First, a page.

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December 22, 2016
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July 6, 2010
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June 13, 1985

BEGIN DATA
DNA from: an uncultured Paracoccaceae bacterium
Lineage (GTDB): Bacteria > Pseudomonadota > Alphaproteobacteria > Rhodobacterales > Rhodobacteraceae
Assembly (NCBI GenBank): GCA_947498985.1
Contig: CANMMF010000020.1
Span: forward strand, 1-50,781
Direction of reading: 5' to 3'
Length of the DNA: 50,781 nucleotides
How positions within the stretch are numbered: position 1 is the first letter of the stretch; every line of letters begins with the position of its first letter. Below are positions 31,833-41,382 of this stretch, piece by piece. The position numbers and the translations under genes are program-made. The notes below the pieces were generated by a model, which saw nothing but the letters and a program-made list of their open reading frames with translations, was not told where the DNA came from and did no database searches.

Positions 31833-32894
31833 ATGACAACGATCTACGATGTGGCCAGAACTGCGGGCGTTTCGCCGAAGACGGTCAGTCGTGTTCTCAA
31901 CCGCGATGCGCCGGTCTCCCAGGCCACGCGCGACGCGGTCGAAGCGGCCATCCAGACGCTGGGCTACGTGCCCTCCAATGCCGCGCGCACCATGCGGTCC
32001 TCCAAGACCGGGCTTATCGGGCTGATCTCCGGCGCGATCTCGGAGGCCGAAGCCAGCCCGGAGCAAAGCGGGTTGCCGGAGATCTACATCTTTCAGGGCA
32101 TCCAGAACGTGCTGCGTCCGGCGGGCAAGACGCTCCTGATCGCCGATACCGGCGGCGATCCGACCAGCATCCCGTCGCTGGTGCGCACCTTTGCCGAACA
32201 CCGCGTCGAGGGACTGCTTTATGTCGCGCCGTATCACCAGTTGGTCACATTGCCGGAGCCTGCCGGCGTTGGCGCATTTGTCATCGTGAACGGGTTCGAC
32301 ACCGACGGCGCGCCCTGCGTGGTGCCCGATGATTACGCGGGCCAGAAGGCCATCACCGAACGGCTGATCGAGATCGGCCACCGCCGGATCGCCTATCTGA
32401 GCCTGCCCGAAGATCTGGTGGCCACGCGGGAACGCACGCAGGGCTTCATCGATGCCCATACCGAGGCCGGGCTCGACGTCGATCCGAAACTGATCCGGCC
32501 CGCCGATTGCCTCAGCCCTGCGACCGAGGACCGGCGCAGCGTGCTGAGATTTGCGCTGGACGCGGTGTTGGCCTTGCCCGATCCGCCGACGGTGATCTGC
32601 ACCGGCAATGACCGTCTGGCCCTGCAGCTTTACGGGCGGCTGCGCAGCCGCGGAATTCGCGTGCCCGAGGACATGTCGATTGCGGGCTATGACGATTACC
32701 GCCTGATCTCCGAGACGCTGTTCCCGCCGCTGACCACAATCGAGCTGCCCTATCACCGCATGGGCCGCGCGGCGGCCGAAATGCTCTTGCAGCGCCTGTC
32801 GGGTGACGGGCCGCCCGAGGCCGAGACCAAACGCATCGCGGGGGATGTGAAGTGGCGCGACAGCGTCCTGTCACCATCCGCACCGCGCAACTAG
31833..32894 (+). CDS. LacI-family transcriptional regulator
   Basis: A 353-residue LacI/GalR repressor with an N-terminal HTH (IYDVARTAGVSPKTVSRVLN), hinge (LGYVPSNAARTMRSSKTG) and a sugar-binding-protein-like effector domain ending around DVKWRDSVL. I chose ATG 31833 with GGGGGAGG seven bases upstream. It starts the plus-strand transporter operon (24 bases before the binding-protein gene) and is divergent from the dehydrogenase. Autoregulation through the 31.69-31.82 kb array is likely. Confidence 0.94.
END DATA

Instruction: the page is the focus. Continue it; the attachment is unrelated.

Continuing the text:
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Sanitized Copy Approved for Release 2010/07/06: CIA-RDP90-00552R000201460003-7 WALL STREET JOURNAL A ErjLE APPEARED 13 June 1985 043 PAG"r --- ' Chile: Debunking the Myths By MARK FALLOFF In 1973 Chile's Marxist president, Salva- dor Allende, died in a-violent coupid'etat that installed a military junta, still in power, whose record on basic freedoms is one of the worst in Latin America. In 1972 it was discovered that Interna tional Te en one g- Te e - nived (unsuccessfully) with the Central In tP 1 nce AE ncv to nr v nt Alh ndP from taking office. And .in 1974 and 1975 the Church committee of the U.S. Senate found &F-Me U.S. had played an important co- faced shortages, hyperinflation, strikes and. violence from both left and right. Much of this is known, but Mr. Davis sheds new light on the story. The opposi- tion to Allende was slow to grow, he says. Although from the start there was serious doubt about Allende's commitment to con- _ stitutional process, the Chilean right wing would never have acquired the force it did had not land and -property seizures and government evasion of basic legal issues frightened many ordinary citizens. Mr. I Bookshelf "The Last Two Years STAT of Salvador Allende" By Nathaniel Davis Did the U.S. play a direct or indirect role in the coup itself-even by way of communications assistance, .indirect en- couragement, or foreknowledge? Mr. Davis concludes that it did not. While new evidence may yet- surface, 12 years of "in- vestigative reporting" have failed to find a smoking gun. The U.S. policy in Chile could not be called a whopping success. The price paid to avoid a civil war or the fate of Cuba or Nicaragua was very high. But it would be a tragedy twice compounded if misconcep- tions about the U.S. role in Chile prevented us from aiding beleaguered democrats in .other parts of the world. vert role m events nrecedm? All ne de_s Davis shows, too, how the Communist overthrow. Party, which had been the "moderating" These revelations gave rise to the myth element in Allende's coalition, was finally that the U.S. worked to destroy Chile's de- drawn toward a more clearly insurrection- mocracy and replace it with a fascist dic- ary position. Above all, he establishes that tatorship. Today this myth serves-by the Chilean generals "did not rush to their analogy-to cripple U.S. foreign policy, in- task of overthrowing the President." Time hibiting our support of anti-Communist and again, he writes, they went-to Allende struggles elsewhere. and asked him "to reconsider his policies It would seem, then, that we still have and to control the extremists." something to learn about Chile under Al- The role of the U.S. in these events oc- lende. To that end, Nathaniel Davis's "The cupies nearly half of this long book. There Last Two Years of Salvador Allende" (Cor- is no doubt that behind a facade of diplo- nell University Press, 480 pages, $24.95) is matic correctness President Nixon and Na- the first book on Chile in nearly a decade tional Security Council adviser Henry Kis- that has . something fresh to say. Its author singer were actively hostile to the Allende served as U.S. ambassador in Santiago government. However, they had too many during the Allende period, and he retraces other concerns to be able to pursue Allende his steps and those of the U.S. government single-mindedly. Also, negotiations over with meticulous care. most of the main economic issues never Although this book is mainly a huge completely broke down. work of scholarship, Mr. Davis has a per- Far more controversial was covert as- sonal interest in it as well. After an Ameri- sistance to the Chilean opposition-at least can film maker, Charles Horman, disap- $6 million worth disbursed over a three- peared following the coup, Horman's par- year period to political parties, newspa- ents filed suit against Mr. Davis for alleg- pers, radio stations and magazines. The edly failing. to use the resources of his aim was to keep the opposition alive until embassy to find their son (an action they the next presidential election, scheduled subsequently withdrew). Also, author ` for 1976. This assistance was not gratui- l d Thomas Hauser and Greek film maker Constantine Costa-Gavras broadly sug- gested in "Missing" (book and film) that Mr. Davis and his staff colluded with the Chilean military in young Horman's mur- der.because he supposedly had evidence of a U.S. role in the coup. (In response, Mr. Davis and several other plaintiffs have filed legal action against Mr. Hauser, Mr. Costa-Gavras and Universal Pictures.) Nonetheless, this book is civilized and fair. If anything, Mr. Davis is generous to Allende. He accurately describes the Chilean president as both a democrat and a revolutionary socialist who saw no con- tradiction between these two roles. To achieve a consensus he never won from the electorate, Allende brought military offi- cers into his cabinet. Ultimately, the gen- erals grew tired of bridging the gap be- tween Allende and a citizenry that by 1973 Mr. Falcoff is a resident fellow of the American Enterprise Institute. STAT - ia A tous: Toward the independent me lende pursued a policy of asphyxiation.. In- stead of outright censorship, he used. wage and price controls to try to bankrupt such enterprises, and as the circle of national- ized companies grew, he was better able to withhold advertising revenues. The nation- alizations also put the opposition parties at a disadvantage in competing with a gov- ernment that disposed of perhaps the ulti- mate electoral resource-the. capacity to give employment. The choice facing the U.S. was not, Mr. Davis writes, "between CIA intervention and a hands-off posture that would leave -Ahe Chilean political process to function un-. disturbe Ramer, was a ween co- vert action and abstention in a skewed po- litical struggle," Sanitized Copy Approved for Release 2010/07/06: CIA-RDP90-00552R000201460003-7